One of the things that is considered to have greatly hampered Concorde's success were the dramatic oil price increases due to the 1973 oil crisis (the 1979 one surely didn't help either, but it was too late already).
Wikipedia tells me that the 1973 oil crisis resulted in crude oil prices being multiplied by four. How much could this have affected Concorde's projected ticket prices ?
This is a very complex question, because I'm really interested in how much this affected the commercial case of Concorde, meaning a standard occupancy rate would need to be considered (ideally what was considered initially for Concorde if anyone has any idea...). But due to the difficulties of Concorde, the occupancy rate was usually very low (surely much lower than projected without the oil crisis), to the point that actual ticket prices surely ended up reflecting that. But that is a triggered consequence I would like to be able to distinguish from the original factor (after that we can of course add the calculation when the occupancy rate gets reduced as a result).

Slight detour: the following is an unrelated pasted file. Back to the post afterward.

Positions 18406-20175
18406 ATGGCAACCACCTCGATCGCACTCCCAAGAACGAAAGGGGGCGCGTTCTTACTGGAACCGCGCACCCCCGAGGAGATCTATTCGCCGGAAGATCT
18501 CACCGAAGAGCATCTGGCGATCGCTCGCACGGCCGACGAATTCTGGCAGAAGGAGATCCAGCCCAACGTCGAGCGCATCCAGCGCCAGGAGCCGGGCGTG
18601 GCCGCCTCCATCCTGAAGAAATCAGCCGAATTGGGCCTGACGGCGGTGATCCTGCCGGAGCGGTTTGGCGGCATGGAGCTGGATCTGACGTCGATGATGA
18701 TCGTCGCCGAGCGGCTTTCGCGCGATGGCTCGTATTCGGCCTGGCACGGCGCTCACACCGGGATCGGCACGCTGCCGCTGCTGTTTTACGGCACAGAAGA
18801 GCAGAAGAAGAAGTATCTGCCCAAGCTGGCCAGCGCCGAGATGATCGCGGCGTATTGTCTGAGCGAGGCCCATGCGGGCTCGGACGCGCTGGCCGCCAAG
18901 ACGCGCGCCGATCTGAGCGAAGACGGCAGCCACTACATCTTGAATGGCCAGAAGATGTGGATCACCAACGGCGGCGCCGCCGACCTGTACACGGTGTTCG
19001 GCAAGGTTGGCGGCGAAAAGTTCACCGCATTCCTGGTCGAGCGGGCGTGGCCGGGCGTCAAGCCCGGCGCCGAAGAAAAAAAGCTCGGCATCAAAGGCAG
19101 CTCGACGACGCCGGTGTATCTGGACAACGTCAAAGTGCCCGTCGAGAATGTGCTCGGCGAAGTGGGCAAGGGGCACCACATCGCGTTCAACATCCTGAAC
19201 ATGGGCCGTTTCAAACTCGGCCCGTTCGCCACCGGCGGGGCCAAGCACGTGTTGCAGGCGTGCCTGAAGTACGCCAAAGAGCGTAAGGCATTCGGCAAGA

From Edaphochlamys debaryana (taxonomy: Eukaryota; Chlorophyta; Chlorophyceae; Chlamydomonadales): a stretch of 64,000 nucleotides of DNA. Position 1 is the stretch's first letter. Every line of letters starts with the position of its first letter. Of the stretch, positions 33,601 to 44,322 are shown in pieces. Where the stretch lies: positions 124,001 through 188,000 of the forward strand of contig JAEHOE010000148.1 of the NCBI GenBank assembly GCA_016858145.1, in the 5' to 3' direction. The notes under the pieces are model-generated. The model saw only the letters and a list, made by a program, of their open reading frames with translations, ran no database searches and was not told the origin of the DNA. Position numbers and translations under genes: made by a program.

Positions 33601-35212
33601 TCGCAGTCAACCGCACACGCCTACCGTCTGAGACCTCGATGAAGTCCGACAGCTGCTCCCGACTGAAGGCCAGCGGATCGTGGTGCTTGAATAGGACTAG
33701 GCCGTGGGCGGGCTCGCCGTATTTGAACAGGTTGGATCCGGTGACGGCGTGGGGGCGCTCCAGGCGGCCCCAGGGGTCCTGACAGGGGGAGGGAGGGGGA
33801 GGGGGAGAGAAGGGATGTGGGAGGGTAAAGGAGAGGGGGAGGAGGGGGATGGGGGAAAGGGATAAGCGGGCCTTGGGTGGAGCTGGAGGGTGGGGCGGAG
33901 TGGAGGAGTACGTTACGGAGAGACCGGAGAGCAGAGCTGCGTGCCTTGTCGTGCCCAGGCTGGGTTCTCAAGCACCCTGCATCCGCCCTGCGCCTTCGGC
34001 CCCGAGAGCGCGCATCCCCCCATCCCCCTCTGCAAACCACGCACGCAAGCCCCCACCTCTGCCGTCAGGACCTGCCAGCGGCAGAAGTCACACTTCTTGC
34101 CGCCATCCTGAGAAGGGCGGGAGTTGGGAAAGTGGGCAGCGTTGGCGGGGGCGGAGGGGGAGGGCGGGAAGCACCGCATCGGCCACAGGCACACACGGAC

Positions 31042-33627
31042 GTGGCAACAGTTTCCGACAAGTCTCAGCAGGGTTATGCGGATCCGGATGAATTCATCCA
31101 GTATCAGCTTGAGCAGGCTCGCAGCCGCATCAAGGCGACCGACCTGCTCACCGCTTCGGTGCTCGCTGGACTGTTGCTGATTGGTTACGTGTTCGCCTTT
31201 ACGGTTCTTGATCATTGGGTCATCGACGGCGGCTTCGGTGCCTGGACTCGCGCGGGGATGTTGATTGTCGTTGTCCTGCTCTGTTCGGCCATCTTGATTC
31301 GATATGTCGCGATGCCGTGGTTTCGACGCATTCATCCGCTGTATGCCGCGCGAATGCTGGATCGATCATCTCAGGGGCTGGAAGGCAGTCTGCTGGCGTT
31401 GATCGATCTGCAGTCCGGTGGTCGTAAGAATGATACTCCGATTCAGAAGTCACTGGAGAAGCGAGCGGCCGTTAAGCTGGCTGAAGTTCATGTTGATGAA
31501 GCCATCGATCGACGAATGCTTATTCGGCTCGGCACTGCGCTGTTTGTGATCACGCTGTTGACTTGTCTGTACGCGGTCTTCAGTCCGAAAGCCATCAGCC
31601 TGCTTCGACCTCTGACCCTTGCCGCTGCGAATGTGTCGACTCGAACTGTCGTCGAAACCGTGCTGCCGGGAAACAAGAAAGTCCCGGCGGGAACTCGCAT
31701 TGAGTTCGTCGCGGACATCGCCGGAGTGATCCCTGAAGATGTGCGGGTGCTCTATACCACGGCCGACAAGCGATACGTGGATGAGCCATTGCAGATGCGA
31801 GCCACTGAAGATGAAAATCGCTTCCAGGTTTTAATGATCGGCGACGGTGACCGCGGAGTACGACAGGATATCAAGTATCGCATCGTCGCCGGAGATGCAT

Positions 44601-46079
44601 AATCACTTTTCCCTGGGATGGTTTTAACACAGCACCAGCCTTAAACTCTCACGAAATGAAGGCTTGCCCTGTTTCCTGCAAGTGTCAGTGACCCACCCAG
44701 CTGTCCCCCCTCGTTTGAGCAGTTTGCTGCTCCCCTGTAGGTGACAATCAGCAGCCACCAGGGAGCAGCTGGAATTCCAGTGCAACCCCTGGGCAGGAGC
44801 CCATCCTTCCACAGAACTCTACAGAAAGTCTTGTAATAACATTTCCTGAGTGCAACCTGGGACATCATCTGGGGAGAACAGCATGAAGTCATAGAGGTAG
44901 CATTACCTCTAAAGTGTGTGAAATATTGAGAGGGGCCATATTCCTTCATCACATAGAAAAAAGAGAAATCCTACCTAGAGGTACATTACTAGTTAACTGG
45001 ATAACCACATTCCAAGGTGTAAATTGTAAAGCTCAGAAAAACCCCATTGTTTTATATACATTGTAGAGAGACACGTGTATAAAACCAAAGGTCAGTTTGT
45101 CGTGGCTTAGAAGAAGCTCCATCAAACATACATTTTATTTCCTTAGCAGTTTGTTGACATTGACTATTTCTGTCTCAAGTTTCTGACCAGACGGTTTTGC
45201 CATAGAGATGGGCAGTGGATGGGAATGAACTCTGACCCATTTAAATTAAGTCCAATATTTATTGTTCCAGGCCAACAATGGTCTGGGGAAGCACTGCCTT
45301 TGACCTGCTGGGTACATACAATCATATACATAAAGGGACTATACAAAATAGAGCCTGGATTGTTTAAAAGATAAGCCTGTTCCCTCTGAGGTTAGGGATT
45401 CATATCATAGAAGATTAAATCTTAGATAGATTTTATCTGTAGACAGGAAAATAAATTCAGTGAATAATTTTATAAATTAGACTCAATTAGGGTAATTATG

Do you know what were the pre-crisis projected stabilized (ie non-initial) ticket prices of a given long range Concorde flight ? That would be immensely helpful ;
Do you know how much a 4x increase in crude oil prices at the time would have affected this projected ticket prices, all other things being equal (same occupancy rate, etc) ? If we knew typical jet fuel prices at the time (pre- and post-crisis), seems like an estimate of the additional "first degree" cost per ticket could be reached by dividing fuel capacity over expected number of passengers. Adding benefit margin and we would have an estimate of price increase.